Greetings, all -- lots has happened since I last blogged, and even though I didn't want to unload on you wonderful souls who held my hand during the first year of my quit or any of the newbies who don't know me from Adam. First let me say that the one constant in my life right now is my quit. Not a day goes by -- and I really mean this -- that I am not grateful that I finally conquered this addiction. So not smoking is my forever choice notwithstanding that opportunistic little addict lady who hides in my brain but is instantly activated in some strange moments. I know her opportunistic game and I simply smile and say go back to sleep little girl -- I'm in charge here.
Well, I worked 4 hours a day since November 1 and as of July 6, 2018 I am being retired, and will have no job. I just can't seem to do the work up to my usual standard, and I have a lot of confusion that I guess I haven't hidden so well. I am indeed pushing 70, so I don't know why I feel this fear. I never planned for retirement and my social security isn't going to keep me afloat. I'm going to sell my condo and hopefully the proceeds from that and the money I have in my 401k will help as well. I'm going to move to Richmond to an apartment close to my daughter and her family. I'm actually having a lot of trouble seeing what's next. I hope to make it all work but I feel overwhelmed about getting my place ready to put on the market, and getting packed and finding a good place in Richmond, And then finding a job down there that doesn't require the same level of skills as the jobs I've had.
I found a wonderful therapist who is a PhD Psychologist, and works in the mindfulness method of staying in the moment and experiencing the feelings that come with this kind of change. She's just what I need to work through the depression and anxiety that acompanies these kinds of changes. Coincidentally, I was scrolling through Facebook today and came across an excerpt from a Ted Talk. The woman was talking about how we label emotions as good or bad. Anger, disappointment and fear are considered bad, and we want them to go away because they make us uncomfortable. She said if you live your life with the goal to never have, or ever acknowledge that you have those negative emotions, you have the goals of a dead person. Only a dead person never feels those emotions, or any others, of course. She concluded by saying that discomfort is the price we pay to live.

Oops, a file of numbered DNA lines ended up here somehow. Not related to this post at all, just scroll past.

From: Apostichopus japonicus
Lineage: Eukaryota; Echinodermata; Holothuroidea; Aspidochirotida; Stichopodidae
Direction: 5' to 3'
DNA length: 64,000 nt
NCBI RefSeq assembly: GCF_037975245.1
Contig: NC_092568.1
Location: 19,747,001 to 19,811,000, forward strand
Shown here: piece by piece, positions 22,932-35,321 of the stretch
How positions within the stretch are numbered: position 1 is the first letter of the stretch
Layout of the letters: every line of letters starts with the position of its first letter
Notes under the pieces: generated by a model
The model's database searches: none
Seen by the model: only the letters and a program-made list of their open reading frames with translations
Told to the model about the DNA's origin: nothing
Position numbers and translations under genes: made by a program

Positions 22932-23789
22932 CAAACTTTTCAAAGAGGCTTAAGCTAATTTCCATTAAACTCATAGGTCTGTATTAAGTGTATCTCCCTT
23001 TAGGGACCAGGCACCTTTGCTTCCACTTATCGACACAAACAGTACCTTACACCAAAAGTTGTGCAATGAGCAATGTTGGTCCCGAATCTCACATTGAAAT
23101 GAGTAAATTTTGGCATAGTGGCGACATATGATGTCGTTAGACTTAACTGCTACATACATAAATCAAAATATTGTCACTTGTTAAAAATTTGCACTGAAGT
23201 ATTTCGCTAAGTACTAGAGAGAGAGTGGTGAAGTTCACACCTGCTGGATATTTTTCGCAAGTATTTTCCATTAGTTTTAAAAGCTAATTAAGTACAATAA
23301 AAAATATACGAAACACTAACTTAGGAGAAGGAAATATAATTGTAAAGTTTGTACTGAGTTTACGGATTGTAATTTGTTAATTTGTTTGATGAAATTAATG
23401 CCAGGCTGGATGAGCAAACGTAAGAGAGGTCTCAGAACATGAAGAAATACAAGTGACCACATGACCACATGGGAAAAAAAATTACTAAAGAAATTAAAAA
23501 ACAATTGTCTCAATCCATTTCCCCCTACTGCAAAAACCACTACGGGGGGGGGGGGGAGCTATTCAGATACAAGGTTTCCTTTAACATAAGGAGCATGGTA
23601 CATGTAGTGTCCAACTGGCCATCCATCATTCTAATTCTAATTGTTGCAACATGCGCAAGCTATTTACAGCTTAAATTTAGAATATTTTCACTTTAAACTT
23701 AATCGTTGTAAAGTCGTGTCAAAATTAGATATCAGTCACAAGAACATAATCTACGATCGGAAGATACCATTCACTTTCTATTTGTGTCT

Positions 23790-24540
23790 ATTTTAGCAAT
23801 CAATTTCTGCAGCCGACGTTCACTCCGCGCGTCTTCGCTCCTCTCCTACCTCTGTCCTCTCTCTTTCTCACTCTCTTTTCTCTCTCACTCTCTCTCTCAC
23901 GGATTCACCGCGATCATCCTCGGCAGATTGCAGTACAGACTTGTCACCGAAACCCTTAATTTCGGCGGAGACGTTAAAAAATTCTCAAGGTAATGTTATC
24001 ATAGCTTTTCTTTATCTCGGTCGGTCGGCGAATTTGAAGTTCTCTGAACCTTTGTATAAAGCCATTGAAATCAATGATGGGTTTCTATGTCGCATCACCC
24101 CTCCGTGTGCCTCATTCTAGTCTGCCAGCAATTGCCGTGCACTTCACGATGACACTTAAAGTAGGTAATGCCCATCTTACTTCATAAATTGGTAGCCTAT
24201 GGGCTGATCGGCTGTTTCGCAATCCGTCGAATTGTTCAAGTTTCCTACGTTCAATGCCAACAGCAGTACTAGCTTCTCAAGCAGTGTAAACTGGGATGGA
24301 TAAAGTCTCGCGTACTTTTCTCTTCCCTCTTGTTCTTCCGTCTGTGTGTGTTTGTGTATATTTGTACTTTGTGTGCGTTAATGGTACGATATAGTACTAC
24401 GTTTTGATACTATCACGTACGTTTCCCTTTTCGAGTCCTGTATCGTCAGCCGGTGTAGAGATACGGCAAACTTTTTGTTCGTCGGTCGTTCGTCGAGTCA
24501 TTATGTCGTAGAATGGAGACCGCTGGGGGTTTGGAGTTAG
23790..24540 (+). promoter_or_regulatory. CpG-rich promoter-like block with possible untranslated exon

I was quite struck by that. . And I realized that it applies to quitting smoking. I've said before that for me the key was realizing that it was going to be uncomfortable every time I entered an experience (meaning everything I did from waking up to going to bed) where I had smoking solidly associated with the action. And it was indeed uncomfortable. It didn't kill me, and soon I wasn't having those moments of discomfort as often and then at some point I don't actually remember, I went for whole hours, then days, then whole weeks, months and years. If I hadn't recognized that they were discomforts, not life-threatening pain we tend to consider them in those first especially tough days. Discomfort is the price we pay to quit. And the discomfort evaporates more quickly than we think it will.
My sister Marsha has mostly returned to her old self, but again I'm so angry at our health system. She started developing peripheral neuropathy after her first chemo. So told her care team, and they kind of brushed it off. It got worse with every treatment, and they never addressed that issue. I got on the American Cancer Society website and peripheral neuropathy is one of the major side effects of the metal-based chemo druges Marsha was getting, and that the care team should monitor carefully for this side effect because it should be addressed in changing the approach for the remaining chemo sessions. So to add insult to injury, she now has a condition that resulted from her treatment that is most likely going to be permanent. She's 67 years old and she needs to use a walker now. Damn
Marsha is coming from Pittsburgh on Monday, and Tuesday we're going to Richmond for my oldest grandson's high school graduation and that will be really fun. It will be good to actually see Marsha, which I haven't since last fall. Hard to believe everyone's growing so quickly. Then again, we're all doing it, aren't we? And whoever said getting old isn't for sissies hit the nail on the head!.
I'm so sorry I couldn't join you all on the cruise, and the few pictures I've seen look great. Looking forward to seeing many more. Love to all my EX friends and all the newbies who are starting their journies in this wonderful incubator for solid quits.